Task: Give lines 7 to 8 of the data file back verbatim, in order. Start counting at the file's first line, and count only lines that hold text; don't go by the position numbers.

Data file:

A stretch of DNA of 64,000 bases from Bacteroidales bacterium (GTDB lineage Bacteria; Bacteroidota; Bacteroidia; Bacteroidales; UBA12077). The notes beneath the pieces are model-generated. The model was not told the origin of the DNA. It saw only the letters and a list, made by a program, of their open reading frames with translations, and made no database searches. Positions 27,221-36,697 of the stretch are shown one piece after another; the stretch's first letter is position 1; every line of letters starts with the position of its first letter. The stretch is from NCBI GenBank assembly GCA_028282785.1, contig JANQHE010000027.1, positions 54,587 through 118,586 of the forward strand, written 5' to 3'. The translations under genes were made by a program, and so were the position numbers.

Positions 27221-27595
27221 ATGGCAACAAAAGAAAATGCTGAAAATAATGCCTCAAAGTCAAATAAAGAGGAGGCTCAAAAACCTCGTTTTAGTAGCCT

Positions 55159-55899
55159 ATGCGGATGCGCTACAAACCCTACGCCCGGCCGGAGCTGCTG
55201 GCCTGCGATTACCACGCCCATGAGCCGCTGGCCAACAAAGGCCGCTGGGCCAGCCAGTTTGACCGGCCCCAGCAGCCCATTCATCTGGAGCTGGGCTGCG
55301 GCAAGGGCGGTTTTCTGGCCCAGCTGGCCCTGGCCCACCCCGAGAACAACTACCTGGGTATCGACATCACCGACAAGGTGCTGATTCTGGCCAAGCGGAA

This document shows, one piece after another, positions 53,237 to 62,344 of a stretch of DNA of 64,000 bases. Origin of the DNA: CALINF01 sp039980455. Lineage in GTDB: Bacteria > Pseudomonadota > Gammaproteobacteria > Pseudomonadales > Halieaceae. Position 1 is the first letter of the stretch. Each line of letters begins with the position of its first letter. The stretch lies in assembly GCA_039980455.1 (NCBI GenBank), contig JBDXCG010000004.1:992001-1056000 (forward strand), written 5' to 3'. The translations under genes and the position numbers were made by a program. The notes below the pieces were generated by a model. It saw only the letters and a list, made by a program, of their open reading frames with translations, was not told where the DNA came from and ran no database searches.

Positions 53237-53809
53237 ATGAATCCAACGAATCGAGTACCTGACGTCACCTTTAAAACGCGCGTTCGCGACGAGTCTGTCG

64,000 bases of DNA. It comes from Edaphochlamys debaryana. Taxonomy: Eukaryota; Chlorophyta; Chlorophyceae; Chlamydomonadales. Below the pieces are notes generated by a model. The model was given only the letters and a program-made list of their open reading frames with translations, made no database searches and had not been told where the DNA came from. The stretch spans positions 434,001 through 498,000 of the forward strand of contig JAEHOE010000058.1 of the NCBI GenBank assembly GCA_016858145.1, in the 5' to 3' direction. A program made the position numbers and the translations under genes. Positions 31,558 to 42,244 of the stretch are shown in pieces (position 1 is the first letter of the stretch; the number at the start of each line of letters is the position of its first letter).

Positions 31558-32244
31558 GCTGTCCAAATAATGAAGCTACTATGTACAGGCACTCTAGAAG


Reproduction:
55301 GCAAGGGCGGTTTTCTGGCCCAGCTGGCCCTGGCCCACCCCGAGAACAACTACCTGGGTATCGACATCACCGACAAGGTGCTGATTCTGGCCAAGCGGAA

This document shows, one piece after another, positions 53,237 to 62,344 of a stretch of DNA of 64,000 bases. Origin of the DNA: CALINF01 sp039980455. Lineage in GTDB: Bacteria > Pseudomonadota > Gammaproteobacteria > Pseudomonadales > Halieaceae. Position 1 is the first letter of the stretch. Each line of letters begins with the position of its first letter. The stretch lies in assembly GCA_039980455.1 (NCBI GenBank), contig JBDXCG010000004.1:992001-1056000 (forward strand), written 5' to 3'. The translations under genes and the position numbers were made by a program. The notes below the pieces were generated by a model. It saw only the letters and a list, made by a program, of their open reading frames with translations, was not told where the DNA came from and ran no database searches.